Natural disasters like forest fires and earthquakes have more than just havoc-reeking, destructive natures in common, according to scientist Eduardo Jagla of the National Atomic Energy Commission in Argentina. In a paper to appear in the APS journal, Physical Review Letters, Jagla found that a statistical model describing the behavior of forest fires could be used to characterize the decay rate of earthquakes.
The number of earthquakes that can occur in a given region over a period of time follows a surprisingly simple logarithmic scale expressed by the Gutenberg-Richter Law. The law takes into account the magnitude of an earthquake, the seismicity rate of the region in question and a constant, called the b-value. Although the b-value hovers around one (give or take 0.5) for most regions, scientists do not fully understand why one is the magic number.
The b-value satisfies observational experiments that follow the GR law, but its origin remains unknown. Jagla proposed that aftershocks are, in part, the reason behind the b-value. This conclusion emerged when Jagla discovered that he could obtain the appropriate b-value by applying the GR model to a scenario of a forest fire spreading from tree to tree.
|Credit: Eduardo Jagla who describes: "The attached figure can be interpreted in two different ways: each black pixel can represent a tree in a forest, or intensity of gray can represent the local stress of a tectonic fault."|
Grabbing from the Drossel-Schwable (DS) model that describes the spread of forest fires, Jagla designed a computational simulation of a forest fire. He started with a clump of trees where he then struck one of the trees with lightning that initiated a fire – analogous to how an earthquake might spontaneously occur in a given location.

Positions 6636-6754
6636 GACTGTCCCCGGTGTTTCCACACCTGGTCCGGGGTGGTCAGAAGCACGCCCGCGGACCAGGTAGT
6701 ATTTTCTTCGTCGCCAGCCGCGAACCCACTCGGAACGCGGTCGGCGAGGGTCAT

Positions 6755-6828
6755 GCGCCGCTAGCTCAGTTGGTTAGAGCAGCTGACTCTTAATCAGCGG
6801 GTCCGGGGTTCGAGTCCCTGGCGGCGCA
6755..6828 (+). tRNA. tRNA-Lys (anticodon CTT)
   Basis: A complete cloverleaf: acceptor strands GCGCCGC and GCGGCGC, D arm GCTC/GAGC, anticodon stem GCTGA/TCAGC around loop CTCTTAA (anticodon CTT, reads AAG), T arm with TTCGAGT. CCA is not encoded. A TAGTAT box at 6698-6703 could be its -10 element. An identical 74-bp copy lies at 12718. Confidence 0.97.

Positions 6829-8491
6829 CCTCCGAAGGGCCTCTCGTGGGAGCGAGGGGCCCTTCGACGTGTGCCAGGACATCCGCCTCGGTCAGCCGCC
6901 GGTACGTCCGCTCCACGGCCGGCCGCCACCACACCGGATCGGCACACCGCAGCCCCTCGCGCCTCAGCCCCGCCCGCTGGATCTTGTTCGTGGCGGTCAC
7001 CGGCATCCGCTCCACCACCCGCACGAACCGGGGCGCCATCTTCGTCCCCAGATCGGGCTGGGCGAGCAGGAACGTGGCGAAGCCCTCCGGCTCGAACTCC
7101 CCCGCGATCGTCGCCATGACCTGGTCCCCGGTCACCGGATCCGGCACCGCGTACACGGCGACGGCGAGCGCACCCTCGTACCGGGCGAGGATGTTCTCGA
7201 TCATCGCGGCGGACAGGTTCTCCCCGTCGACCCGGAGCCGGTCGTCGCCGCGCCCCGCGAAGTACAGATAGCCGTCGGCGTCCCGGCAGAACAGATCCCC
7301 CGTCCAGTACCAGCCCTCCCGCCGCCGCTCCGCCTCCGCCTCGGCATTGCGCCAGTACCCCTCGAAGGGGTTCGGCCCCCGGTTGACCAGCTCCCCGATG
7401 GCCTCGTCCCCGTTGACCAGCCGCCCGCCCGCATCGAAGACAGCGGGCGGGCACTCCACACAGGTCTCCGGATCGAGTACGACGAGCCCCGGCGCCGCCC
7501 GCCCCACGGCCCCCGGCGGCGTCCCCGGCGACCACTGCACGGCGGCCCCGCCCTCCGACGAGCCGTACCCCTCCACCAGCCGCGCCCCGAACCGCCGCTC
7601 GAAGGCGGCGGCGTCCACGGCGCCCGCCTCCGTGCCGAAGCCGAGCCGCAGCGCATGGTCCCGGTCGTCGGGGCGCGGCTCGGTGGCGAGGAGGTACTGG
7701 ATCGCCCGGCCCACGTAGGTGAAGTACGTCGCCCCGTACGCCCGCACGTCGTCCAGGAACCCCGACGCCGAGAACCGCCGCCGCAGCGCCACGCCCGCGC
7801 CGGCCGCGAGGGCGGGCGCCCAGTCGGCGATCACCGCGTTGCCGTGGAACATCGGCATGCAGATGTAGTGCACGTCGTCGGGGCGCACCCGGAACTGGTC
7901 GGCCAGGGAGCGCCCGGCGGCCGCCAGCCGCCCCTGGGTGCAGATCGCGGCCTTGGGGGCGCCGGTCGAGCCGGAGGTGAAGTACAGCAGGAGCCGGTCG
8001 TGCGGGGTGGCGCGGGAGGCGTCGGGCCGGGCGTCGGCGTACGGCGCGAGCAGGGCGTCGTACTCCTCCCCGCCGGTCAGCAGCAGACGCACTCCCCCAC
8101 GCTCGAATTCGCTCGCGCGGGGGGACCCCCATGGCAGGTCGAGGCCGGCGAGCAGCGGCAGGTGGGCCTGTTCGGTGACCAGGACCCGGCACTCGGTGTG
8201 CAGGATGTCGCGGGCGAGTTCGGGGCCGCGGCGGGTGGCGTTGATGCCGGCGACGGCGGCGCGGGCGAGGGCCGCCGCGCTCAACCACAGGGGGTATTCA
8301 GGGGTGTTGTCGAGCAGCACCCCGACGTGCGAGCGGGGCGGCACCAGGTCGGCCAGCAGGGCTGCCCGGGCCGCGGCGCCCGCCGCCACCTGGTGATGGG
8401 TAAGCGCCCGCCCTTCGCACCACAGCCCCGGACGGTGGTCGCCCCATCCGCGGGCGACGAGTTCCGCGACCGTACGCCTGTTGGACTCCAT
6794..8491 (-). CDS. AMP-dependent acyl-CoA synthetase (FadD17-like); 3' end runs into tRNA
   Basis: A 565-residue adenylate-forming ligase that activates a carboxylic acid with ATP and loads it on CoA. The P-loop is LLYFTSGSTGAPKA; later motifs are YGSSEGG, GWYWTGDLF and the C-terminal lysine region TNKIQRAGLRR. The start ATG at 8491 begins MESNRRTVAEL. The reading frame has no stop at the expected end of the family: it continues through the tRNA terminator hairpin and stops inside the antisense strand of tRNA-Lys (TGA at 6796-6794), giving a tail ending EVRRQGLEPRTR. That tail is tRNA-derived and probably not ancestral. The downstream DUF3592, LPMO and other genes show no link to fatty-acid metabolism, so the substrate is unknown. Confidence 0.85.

In the original DS model, trees that catch fire propagate the fire instantaneously to all of their neighbors. Jagla introduced a different flavor of trees to the sample, however, that spread fire to their neighbors only after some random time period. Jagla analogized these trees to aftershocks, because aftershocks can occur hours after the initial quake.
The size distribution of the burning trees/aftershocks, in Jagla’s modified DS model followed a similar pattern to the distribution of earthquakes in Southern California over a 20-year time period. In particular, the slope describing the decay rate of both distributions took on a sharp dive as more trees burned or the number of aftershocks grew.
“I have considered an analogy between a forest fire model and the stress in a single planar fault,” Jagla stated in his paper. “The inclusion of a second tree species that delays propagation of fire, was shown to be analogous to include the possibility of aftershocks in the seismic counterpart.”
Right now, the model describes a single fault whereas in reality seismic active regions can be comprised of many individual faults. Therefore, the model still has a ways to go before it can apply to reality, Jagla said, however, the ingredients are there.